“This was an important question, and one which affected the church in a very great degree. . . . The matter resulted in much discussion and want of harmony in the church, until finally the church of Antioch, apprehending that a division among them would occur from any further discussion of the question, decided to send Paul and Barnabas, together with some responsible men of Antioch, to Jerusalem, to lay the matter before the apostles and elders. There they were to meet delegates from the different churches, and those who had come to attend the approaching annual festivals. Meanwhile all controversy was to cease until a final decision should be made by the responsible men of the church. This decision was then to be universally accepted by the various churches throughout the country.”—Sketches From the Life of Paul, p. 63.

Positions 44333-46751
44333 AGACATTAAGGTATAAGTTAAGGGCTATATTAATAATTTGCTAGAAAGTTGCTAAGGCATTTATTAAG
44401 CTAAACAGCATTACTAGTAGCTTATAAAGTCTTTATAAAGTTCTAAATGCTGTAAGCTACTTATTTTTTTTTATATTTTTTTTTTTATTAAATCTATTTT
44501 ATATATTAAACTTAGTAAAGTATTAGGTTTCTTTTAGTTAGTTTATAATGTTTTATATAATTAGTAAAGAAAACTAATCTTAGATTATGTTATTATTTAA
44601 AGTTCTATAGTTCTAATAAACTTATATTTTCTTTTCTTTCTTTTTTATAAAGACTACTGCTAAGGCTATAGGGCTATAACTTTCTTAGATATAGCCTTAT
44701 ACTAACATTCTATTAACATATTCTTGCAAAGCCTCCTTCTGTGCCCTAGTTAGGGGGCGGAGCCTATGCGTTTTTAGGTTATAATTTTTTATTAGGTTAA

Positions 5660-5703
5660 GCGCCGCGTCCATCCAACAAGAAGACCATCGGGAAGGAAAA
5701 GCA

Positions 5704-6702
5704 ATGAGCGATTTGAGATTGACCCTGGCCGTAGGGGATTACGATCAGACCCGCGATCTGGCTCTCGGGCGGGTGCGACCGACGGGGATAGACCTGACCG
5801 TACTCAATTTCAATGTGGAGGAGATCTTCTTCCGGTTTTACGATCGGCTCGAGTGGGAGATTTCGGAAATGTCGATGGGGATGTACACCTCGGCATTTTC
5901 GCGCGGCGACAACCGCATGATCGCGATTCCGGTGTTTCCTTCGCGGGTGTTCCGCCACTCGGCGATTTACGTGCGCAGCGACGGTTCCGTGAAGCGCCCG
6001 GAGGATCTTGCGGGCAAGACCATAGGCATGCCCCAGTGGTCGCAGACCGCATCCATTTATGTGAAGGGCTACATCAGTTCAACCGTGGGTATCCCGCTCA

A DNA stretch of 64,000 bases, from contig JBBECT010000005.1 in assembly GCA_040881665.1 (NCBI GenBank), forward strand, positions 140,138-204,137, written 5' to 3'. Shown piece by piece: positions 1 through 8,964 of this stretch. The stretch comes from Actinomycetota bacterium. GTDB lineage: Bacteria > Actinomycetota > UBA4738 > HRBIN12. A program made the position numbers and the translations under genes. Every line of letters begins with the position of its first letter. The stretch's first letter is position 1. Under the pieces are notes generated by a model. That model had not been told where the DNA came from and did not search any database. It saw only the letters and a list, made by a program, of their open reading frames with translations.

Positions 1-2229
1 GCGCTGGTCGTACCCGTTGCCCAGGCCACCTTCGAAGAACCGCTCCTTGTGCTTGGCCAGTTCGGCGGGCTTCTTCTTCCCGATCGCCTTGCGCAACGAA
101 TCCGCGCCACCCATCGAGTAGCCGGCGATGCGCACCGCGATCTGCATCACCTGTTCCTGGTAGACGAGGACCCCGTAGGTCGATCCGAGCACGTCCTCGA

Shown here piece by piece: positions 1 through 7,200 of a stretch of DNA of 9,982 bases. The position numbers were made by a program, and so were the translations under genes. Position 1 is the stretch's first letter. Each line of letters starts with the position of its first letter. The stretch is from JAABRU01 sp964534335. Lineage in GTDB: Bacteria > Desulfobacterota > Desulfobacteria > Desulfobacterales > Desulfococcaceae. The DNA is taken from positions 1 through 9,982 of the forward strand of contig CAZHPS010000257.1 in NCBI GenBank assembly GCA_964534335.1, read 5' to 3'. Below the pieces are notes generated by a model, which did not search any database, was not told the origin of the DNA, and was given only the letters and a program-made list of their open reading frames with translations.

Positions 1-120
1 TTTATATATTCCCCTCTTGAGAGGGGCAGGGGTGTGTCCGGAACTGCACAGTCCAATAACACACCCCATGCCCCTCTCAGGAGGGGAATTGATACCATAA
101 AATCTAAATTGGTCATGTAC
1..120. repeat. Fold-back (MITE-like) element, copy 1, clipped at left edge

b. Summarize Peter’s account of the point in question. Acts 11:2–17. Upon what did the apostle James base his argument? Acts 15:13–17. Who settled this dispute? Verse 28.
PERSONAL REVIEW QUESTIONS
1. How do we know that God works and speaks through an organized body?
2. Why is one human not entrusted with the responsibility of ruling over and planning for God’s church?
3. How should we relate to decisions made by church representatives in session?
4. What does God want us to do regarding our personal duty instead of going to someone in the church for advice? Why?
5. How should we handle controversy in the church?